I’ve got to say  a great big thank-you to Nicky, Leon, Paul and Bambi. I would also like to thank Joan and Linda for their help on the night, it’s greatly appreciated, I couldn’t have done it without you.

Making Tough Times Easier 2

If you’d like to purchase any of these author’s books, they’re all available now in the TBYL Store, click below for individual titles…

Go Away Mr Worrythoughts, Nicky Johnston $16.95
Happythoughts are Everywhere, Nicky Johnston $16.95
Mitchell the Pixel, Leon James Wisewould and Paul Nash $16.95
If a Smile Should Lose Its Mouth, Bambi Gordon and Joi Murugavell $15.00
What You Do Is Not Your Who, Bambi Gordon and Joi Murugavell $15.00
I Think I’ve Lost The Magic, Bambi Gordon and Joi Murugavell $15.00

And for a short time only, you can get all 6 books for just $85.85 (saving of $10.00)

Thanks again to everyone who got involved in our first event, you made it a resounding success! Stay tuned for more TBYL Events: book it in… coming soon!

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Frankly my dear…

I’ve always had a bit of a fascination with how words work, and how they can be used for better or worse to influence people. For this reason, Words that Hijack the Brain seemed right up my ally.  I was keen to hear some ideas that might shed some light on how those pesky little songs, nagging trends and clever jingles burrow themselves deeply into our brains and pass from person to person so readily.

The lecture was presented by Judi Menzies, the moderator of the Philosophy Group (an informal group that runs out of the library and meets to discuss the big questions) and she kindly presented the lecture as part of the 2011 Bayside Literary Festival.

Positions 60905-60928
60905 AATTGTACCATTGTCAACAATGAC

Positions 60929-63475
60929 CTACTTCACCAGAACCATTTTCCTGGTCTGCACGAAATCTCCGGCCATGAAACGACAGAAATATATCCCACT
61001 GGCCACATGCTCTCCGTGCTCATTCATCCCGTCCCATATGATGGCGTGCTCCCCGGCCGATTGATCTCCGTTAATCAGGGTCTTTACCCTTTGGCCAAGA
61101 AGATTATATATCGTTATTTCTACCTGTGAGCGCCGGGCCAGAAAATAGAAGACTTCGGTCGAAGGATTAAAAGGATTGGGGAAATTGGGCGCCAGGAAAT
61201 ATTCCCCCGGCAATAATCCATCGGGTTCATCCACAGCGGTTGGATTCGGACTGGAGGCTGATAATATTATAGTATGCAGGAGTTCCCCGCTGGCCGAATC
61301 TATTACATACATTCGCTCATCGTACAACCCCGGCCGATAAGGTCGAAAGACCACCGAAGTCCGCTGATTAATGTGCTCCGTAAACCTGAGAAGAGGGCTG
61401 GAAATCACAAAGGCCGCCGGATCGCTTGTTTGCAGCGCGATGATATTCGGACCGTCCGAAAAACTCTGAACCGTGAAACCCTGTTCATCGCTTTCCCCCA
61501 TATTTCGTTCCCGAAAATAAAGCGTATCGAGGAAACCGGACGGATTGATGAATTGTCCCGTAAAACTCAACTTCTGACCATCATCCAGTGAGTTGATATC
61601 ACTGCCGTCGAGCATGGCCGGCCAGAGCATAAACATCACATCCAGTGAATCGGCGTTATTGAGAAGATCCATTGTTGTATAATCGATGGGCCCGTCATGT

Although the lecture itself didn’t hang together quite right, it introduced some really interesting ideas.  Not the least of which was the basic idea of Memes, a term used to describe “an idea, behavior or style that spreads from person to person within a culture.” A meme is by definition self-replicating, and as Judi notes, is a little like a virus that spreads through a culture, most often harmlessly. Interestingly they can at times take on a more sinister shape.

I didn’t completely agree with everything that Judi put forward, and I think it might have been beneficial to hear more about her fear of the more negative, fundamental memes (statements of religious zeal, slogans of violence or revenge etc). Likewise, I would have liked her to venture a guess as to what it is that makes phrases like ‘Chick, chick, boom‘ or classic lines like ‘Frankly, my dear, I don’t give a damn‘ strike such a cultural cord, taking root quickly and immovably. Is it that they’re particularly clever? Is it that they are annoying? Maybe it’s that they have a sing-song quality, making them easy to remember (or hard to forget)?

There’s no doubt, the ideas presented were very interesting and I might spend a little bit of time looking into this further.

Image: Nicky Johnston

The event was held at the Brighton Library, and so I got to check out Nicky Johnston’s art while I was there. It was really great to see a range of Nicky’s illustrations and scenic pieces.

Nicky is the author of two great kid’s book, Go Away, Mr Worrythoughts and Happy Thoughts are Everywhere written to help parent’s work with anxious kids, as Nicky says – their ‘little worriers.’ She’s also put together resource kits to further assist families for whom childhood mental health issues are presenting challenges. If you’d like to find out more about her books, you can check out further information at her website…

Before I go tonight, I’ve got to confess that against my better judgement June isn’t looking much quieter than May was. I’m very pleased to have picked up some tickets to see the play The Haunting of Daniel Gartell, starring John Wood, Samuel Johnson and Marcella Russo, showing at Fortyfive Downstairs. Check out discount tix here. I’m also pretty keen to get along to a couple of kids’ events in the next couple of weeks, which I’ll post about over the weekend.

As an aside, I’ve promised myself that I’ll get some reading done this weekend. I hope that you can put your feet up and steal a few reading moments for yourself this weekend.